» » Another Day, Another Time: Celebrating the Music of Inside Llewyn Davis (2013)

Another Day, Another Time: Celebrating the Music of Inside Llewyn Davis (2013) HD online

Another Day, Another Time: Celebrating the Music of Inside Llewyn Davis (2013) HD online
Language: English
Category: Movie / Documentary / Music / Musical
Original Title: Another Day, Another Time: Celebrating the Music of Inside Llewyn Davis
Director: Christopher Wilcha
Released: 2013
Duration: 1h 41min
Video type: Movie
A concert inspired by the Coen Brothers' film, 'Inside Llewyn Davis,' which is set in the 1960s Greenwich Village folk music scene, featuring live performances of the film's music, as well as songs from the early 1960s. Performers include the Avett Brothers, Joan Baez, Dave Rawlings Machine, Rhiannon Giddens, Lake Street Dive, Colin Meloy, The Milk Carton Kids, Marcus Mumford, Punch Brothers, Patti Smith, Willie Watson, Gillian Welch, and Jack White, as well as the star of the film Oscar Isaac.


Credited cast:
The Avett Brothers The Avett Brothers - Themselves
Scott Avett Scott Avett - Himself
Seth Avett Seth Avett - Himself
Joan Baez Joan Baez - Herself
T Bone Burnett T Bone Burnett - Himself (as T-Bone Burnett)
Ethan Coen Ethan Coen - Himself
Joel Coen Joel Coen - Himself
Rhiannon Giddens Rhiannon Giddens - Herself
Oscar Isaac Oscar Isaac - Himself
Lake Street Dive Lake Street Dive - Themselves
David Mansfield David Mansfield - Himself (as Dave Mansfield)
Colin Meloy Colin Meloy - Himself
The Milk Carton Kids The Milk Carton Kids - Themselves
Keb' Mo' Keb' Mo' - Himself
Marcus Mumford Marcus Mumford - Himself

Reviews: [3]

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    Excellent way to spend an evening. The performances were spot on & genuine. I can't stop watching it. It is acoustic music at it's very best & it introduces people to the folks who are young & continuing the tradition. A particular hat's off to T Bone Burnett, Marcus Mumford & Chris Thile. I also enjoyed seeing Joan Baez again who is still in good form. There was not one bad performance in the entire concert. The editing was seamless, cutting back & forth between the rehearsal & the concert: not a beat was missed. I was shocked at first to see Patti Smith (whom I adore) but her performance was flawless singing a Dylan tune. I had an ear to ear grin the whole time I was watching this concert. As a result of this concert I am now addicted to The Milk Carton Kids & Rhiannon Geddens. As my dear old mother used to say, "Try it. You'll like it!"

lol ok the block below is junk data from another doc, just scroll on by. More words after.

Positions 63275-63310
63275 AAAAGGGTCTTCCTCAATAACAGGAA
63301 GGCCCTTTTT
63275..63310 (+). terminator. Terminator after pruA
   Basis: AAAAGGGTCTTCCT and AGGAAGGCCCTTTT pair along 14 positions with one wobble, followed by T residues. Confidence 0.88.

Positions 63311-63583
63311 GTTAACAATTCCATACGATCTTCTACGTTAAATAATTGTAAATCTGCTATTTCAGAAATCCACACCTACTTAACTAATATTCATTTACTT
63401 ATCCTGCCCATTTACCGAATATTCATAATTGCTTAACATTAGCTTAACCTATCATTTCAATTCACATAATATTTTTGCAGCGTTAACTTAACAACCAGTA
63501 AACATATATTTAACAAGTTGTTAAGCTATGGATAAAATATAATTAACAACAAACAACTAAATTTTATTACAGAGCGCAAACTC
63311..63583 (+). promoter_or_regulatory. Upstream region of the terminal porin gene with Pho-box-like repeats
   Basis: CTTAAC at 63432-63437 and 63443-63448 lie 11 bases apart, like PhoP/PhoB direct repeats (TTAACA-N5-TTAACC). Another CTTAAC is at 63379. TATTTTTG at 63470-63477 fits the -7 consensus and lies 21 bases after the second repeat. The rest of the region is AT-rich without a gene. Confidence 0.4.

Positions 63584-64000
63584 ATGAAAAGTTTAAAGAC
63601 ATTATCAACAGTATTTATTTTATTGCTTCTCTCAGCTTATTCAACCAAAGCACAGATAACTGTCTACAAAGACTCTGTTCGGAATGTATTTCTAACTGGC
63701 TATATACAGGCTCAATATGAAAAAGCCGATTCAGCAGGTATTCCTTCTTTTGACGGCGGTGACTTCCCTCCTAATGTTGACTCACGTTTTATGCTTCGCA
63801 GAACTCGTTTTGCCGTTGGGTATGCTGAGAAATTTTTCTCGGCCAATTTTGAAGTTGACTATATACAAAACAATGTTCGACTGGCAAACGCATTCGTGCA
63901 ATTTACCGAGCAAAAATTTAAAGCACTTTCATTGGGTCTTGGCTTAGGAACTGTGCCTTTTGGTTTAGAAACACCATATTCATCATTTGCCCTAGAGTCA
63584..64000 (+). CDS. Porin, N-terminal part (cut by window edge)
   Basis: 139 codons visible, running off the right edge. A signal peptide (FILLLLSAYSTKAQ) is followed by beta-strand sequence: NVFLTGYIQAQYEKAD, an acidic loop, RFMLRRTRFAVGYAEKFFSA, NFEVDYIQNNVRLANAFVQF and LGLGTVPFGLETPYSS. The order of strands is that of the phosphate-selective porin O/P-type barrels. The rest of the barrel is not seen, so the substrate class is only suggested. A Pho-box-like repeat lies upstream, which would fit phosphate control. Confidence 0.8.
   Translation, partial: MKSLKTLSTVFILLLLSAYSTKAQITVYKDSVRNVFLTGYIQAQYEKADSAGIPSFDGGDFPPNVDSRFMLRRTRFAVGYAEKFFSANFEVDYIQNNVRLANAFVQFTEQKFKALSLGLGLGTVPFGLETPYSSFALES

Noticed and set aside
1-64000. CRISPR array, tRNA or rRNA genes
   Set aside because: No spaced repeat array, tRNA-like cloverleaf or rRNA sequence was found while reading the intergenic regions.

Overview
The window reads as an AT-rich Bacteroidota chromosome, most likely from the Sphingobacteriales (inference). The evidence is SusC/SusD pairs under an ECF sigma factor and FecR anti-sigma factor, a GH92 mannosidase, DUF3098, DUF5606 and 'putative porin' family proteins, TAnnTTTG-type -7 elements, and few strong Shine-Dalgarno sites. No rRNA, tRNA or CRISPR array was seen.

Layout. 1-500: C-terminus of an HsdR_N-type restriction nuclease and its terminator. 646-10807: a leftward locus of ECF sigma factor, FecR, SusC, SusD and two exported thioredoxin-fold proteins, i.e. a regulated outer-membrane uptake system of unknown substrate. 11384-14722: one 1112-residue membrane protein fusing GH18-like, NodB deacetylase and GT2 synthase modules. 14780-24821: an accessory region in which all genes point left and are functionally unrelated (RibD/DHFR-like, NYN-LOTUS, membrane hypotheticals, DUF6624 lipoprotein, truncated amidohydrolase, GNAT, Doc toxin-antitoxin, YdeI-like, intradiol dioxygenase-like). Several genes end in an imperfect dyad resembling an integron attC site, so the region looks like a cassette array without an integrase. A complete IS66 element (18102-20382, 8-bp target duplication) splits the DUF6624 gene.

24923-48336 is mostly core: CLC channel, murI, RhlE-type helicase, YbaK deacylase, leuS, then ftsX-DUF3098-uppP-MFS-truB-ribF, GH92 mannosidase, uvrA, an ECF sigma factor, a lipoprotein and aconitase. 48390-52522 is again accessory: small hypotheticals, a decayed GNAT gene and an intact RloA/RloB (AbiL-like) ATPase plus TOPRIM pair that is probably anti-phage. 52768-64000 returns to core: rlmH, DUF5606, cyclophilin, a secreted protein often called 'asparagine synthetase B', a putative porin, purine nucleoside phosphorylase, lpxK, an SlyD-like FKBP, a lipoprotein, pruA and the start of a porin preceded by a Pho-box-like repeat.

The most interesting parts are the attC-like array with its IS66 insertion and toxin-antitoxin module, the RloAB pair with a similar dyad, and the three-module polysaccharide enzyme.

• avatar


    I enjoyed "Inside Llewyn Davis", but it was an average Coen brother's film. I had moderate expectations for this documentary-style film and was pleasantly surprised. The performances are all excellent, and a nice blend of stage performances, backstage improvisation and jam sessions, and recording sessions in the studio. The Punch Brothers and The Avett Brothers were standouts for me, but all the artists put their own spin on the tune they tackled.

    One thing in particular I liked was that the editing was thoughtful, with no fast cutting, allowing the camera to linger on a performer for 15 to 30 seconds or longer for most of the shots. Compared to the way most live music is edited lately it was a nice surprise.
  • avatar


    Punch Brothers predictably good as usual, rest of 'em so-so. Basically The Folk Revival Part Four: a live concert and rehearsal footage featuring various musicians from the Llewyn Davis soundtrack, and a few stunt castings like Joan Baez and Patti Smith. Chris Thile, the mandolin wiz, is always worth hearing - in moderation, but the problem with the music is exemplified by Marcus Mumford, who has the wardrobe of a 1950's hobo but has a sleek double chin and the phoney voice of someone who has grown up listening to phoney singers and doesn't know any better. He whines and squeaks like Woody Guthrie's peevish kid brother but he's English; if he could sing with genuine emotion it wouldn't matter, but he can't. Most actors don't sing well, and most singers don't act well. Marcus Mumford does neither well.

    Chris Thile attempts Luke Kelly, fails, and turns 'The Auld Triangle', a bitter, sleazy truculent prison song into a cheeky little joke number.

    A high standard of musicianship among these sixty-years-later folk revivalists, but also a high degree of nauseating 21st-century pop 'kerching!' sensibility. Not a lot of soul in evidence.